Date
16 September 2019
These young people told themselves that enough is enough and began to rise against oppression. Photo: Bloomberg
These young people told themselves that enough is enough and began to rise against oppression. Photo: Bloomberg

What we who are silent can do

People like me, who have been living under the old social and political status quo all our lives, are unable to achieve any breakthrough in our political system.

Through the years, we have been standing on the sidelines witnessing silently how the bigwigs are cracking down on civil society from all directions, blatantly disqualifying our political representatives and colluding with big business at the expense of our city’s future.

Sadly, ever since our dream of being granted universal suffrage was smashed, not a single political leader has been to show us the way out.

We have been betrayed, humiliated and walked over by the elite, while our young people are witnessing how the rich and powerful are getting their claws into virtually every aspect of our everyday life.

And then suddenly one day, these young people told themselves that enough is enough, and began to rise against oppression even in the face of police’s use of pepper spray, tear gas, rubber bullets and beanbag rounds.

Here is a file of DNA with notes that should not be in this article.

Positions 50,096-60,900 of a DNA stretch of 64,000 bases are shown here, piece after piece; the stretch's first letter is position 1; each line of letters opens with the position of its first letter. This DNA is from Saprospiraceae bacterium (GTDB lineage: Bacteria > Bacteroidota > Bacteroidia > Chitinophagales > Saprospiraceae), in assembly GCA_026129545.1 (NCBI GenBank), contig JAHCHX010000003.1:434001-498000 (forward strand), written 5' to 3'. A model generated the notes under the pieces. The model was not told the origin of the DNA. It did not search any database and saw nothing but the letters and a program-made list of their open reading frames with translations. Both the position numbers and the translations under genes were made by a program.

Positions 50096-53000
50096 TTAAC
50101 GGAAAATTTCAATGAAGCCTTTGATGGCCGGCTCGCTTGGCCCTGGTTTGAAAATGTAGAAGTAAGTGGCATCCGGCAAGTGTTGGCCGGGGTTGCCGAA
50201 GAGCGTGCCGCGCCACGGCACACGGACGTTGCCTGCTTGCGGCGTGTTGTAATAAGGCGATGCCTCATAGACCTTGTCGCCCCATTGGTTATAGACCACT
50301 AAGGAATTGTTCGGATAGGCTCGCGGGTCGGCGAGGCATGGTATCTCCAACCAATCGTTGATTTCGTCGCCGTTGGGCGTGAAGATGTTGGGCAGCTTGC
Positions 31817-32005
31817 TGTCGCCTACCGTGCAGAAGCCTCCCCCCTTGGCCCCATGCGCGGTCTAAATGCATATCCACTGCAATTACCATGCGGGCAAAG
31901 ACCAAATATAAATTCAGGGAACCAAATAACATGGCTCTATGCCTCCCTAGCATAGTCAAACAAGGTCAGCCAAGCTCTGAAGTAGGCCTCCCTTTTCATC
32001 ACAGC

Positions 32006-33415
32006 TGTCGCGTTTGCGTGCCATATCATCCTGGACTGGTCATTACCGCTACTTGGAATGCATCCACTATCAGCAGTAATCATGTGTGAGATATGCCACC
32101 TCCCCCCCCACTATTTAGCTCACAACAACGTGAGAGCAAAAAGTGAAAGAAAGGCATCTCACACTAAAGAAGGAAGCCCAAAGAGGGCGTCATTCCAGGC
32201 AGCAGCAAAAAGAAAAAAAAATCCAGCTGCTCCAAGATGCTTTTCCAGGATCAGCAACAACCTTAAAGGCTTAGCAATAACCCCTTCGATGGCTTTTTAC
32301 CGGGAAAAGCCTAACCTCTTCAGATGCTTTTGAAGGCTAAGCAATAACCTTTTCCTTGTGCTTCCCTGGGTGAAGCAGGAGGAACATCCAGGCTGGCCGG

There are probably too many reasons for people of my age to remain silent, or too few reasons for us to stand up and be counted.

However, I believe that for those who remain hesitant after having watched the scenes of violent clashes during recent protests on TV, there is at least one thing they can do: to attach historical meaning to what these young people are doing by writing down or recording all the beautiful things they have seen. Remember that authoritarian regimes would often go to any lengths to distort the facts to serve their own agenda.

Perhaps we will have to come to terms with the fact that today our society is no longer hunky-dory like it used to be.

It has become highly polarized, with genuine supporters of the police on one side and people who are determined to defend protesters on the other.

And the degree to which these two opposing blocs can accept and tolerate each other’s existence would pretty much determine whether our city can achieve reconciliation and move on.

This article appeared in the Hong Kong Economic Journal on July 5

Translation by Alan Lee

[Chinese version 中文版]

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JC/CG

HKEJ contributor